Project Homeless Connect brings services to those in need

 

The United Way of Santa Cruz County hosted the event to raise money and recruit additional volunteers and supporters for next month's Project Homeless Connect event. Each of the previous three events have linked about 1,000 homeless people with information to help them access shelters, housing, jobs, health care and other treatments.

That information was life changing for Marcus Kelly-Cobos, 41. Prior to last year's event he was living under a bridge in Watsonville, having been kicked out of two homeless shelters for breaking the rules. Struggling with addiction, Kelly-Cobos was deeply depressed, and was facing a possible 18-year prison sentence after his most recent arrest.

He came to the Project Homeless Connect looking for "some free stuff," he recalls. Though in denial about his substance abuse problems, he was drawn to a table providing information about Janus of Santa Cruz, which provides a variety of drug and alcohol rehab programs.

"They did a primary assessment, and a week later I was in a (28-day residential) treatment program," Kelly-Cobos said.

Today, he is two weeks away from celebrating a year of sobriety, attending classes at Cabrillo College, working as an intern at Janus, and living in transitional housing.

"That started the wheels in motion," he said. "Janus was the key to a whole change in life for me. It wouldn't have happened without Homeless Connect."

Kelly-Cobos was one of several people who shared their positive experiences at the reception. A volunteer homeless advocate, he is studying to become an addiction specialist with the goal of helping others overcome serious life issues like his friend Stephen Nelson does. Also formerly homeless, Nelson works as a daytime service coordinator at the Homeless Service Center, coordinating community cleanup programs and motivating others.

"There is life after homelessness and hope after drug addiction," Nelson said. "I was the worst of the worst, and volunteering is important to me. It rejuvenates hope, builds character and is a constant reminder of where I came from."

Both hope their experiences will encourage others to take advantage of the Project Homeless Connect program and improve their circumstances.

The Project Homeless Connect program will be held from 10 a.m. to 4 p.m. on Tuesday, April 9, at the Santa Cruz Civic Auditorium. Representatives from about 40 different agencies and organizations will be on hand to provide valuable and practical services, ranging from dental care to bike repair. Other services include haircuts, phone cards, voice mail, HIV testing, information about substance abuse treatment facilities, legal advice and wheel chair repair. Since 11 percent of the homeless in the county are military veterans, the event will include services for veterans. About 400 volunteers are needed to help people access the services they need.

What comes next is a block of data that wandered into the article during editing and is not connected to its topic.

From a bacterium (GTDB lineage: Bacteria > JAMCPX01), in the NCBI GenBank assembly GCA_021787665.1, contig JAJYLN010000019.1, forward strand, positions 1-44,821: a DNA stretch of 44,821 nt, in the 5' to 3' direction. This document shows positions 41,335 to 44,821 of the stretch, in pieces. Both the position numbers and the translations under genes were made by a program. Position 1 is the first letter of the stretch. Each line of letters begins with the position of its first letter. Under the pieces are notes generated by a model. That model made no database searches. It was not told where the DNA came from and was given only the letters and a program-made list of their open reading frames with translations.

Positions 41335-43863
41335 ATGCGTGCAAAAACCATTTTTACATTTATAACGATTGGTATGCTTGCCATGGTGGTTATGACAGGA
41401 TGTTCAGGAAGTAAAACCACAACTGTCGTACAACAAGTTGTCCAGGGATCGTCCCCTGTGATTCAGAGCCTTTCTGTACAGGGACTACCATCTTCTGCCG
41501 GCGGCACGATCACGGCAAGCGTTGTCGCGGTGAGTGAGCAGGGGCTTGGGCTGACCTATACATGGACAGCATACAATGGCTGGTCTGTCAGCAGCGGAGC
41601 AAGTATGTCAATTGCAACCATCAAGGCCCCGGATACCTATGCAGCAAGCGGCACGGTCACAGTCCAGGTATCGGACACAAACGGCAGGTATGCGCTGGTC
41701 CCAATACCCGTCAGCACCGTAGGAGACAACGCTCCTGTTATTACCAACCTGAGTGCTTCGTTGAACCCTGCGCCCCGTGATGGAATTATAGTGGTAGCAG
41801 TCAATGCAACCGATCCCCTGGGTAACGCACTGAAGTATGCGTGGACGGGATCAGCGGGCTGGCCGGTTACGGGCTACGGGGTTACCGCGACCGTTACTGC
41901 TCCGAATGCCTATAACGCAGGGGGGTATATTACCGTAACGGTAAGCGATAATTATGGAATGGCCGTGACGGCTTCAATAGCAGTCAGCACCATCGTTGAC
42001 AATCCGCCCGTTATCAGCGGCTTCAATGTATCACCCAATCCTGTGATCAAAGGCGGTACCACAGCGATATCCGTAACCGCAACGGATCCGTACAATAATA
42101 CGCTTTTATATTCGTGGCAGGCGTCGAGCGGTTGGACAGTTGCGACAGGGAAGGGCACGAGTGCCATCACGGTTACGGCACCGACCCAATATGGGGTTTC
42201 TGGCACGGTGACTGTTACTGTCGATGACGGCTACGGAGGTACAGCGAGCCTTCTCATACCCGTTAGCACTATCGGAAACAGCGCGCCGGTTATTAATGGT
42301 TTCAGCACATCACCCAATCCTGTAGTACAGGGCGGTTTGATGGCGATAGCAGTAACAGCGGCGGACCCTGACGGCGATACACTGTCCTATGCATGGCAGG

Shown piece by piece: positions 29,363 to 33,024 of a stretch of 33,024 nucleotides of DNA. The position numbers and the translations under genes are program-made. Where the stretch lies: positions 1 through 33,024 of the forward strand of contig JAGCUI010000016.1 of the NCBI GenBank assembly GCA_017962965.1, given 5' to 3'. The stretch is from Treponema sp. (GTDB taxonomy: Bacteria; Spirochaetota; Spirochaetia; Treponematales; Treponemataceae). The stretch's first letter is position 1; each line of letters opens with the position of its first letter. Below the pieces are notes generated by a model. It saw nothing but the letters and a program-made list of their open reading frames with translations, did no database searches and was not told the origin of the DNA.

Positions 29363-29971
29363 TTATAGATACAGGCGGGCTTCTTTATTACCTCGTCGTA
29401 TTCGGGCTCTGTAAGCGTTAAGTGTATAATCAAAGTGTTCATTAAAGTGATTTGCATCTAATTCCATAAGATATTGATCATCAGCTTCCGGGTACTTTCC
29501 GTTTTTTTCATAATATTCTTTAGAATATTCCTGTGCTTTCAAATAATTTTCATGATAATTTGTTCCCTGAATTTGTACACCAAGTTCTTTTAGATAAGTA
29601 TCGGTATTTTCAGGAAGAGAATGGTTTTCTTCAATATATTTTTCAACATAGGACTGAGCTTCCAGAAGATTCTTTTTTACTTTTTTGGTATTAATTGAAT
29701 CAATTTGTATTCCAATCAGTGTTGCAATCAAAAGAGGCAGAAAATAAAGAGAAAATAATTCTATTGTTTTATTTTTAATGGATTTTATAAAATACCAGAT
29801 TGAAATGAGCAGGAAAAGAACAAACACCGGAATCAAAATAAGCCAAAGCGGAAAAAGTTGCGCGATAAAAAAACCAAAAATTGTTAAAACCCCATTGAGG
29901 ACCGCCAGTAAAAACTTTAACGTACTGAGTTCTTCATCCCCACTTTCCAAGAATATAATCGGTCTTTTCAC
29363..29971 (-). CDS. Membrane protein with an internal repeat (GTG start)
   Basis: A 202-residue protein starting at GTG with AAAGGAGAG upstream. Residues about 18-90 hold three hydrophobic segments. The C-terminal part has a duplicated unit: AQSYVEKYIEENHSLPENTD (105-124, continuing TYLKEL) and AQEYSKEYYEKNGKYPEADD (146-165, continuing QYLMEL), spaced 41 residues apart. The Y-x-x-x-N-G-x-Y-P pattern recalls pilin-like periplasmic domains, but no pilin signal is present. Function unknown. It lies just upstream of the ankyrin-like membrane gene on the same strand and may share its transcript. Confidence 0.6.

"The focus is on providing services that are really going to help people get on their feet," Kymberly Lacrosse, community organizer for the United Way of Santa Cruz County, which is hosting the event along with Applied Survey Research.

There are approximately 3,300 homeless people in Santa Cruz County, according to Lacrosse. This year's event is especially important she said to introduce community members to homeless individuals, who are often stereotyped.

Santa Cruz City Councilman Don Lane, agreed.

"To me, what's so important about Project Homeless Connect is that it gives a lot of people in the community an opportunity to connect with the homeless in a personal way," said Lane.

Those kind of connections are especially important these days, Lane and Lacrosse noted.

"There is a lot of tension now about homeless issues," Lacrosse said.

The Project Homeless Connect program originated in San Francisco in 2004. Since that time similar programs are offered in over 220 cities in three countries. Along with helping homeless people, the program has proven rewarding for volunteers.

"Here's something meaningful you can do in one day and have a huge impact on peoples' lives," Lacrosse said.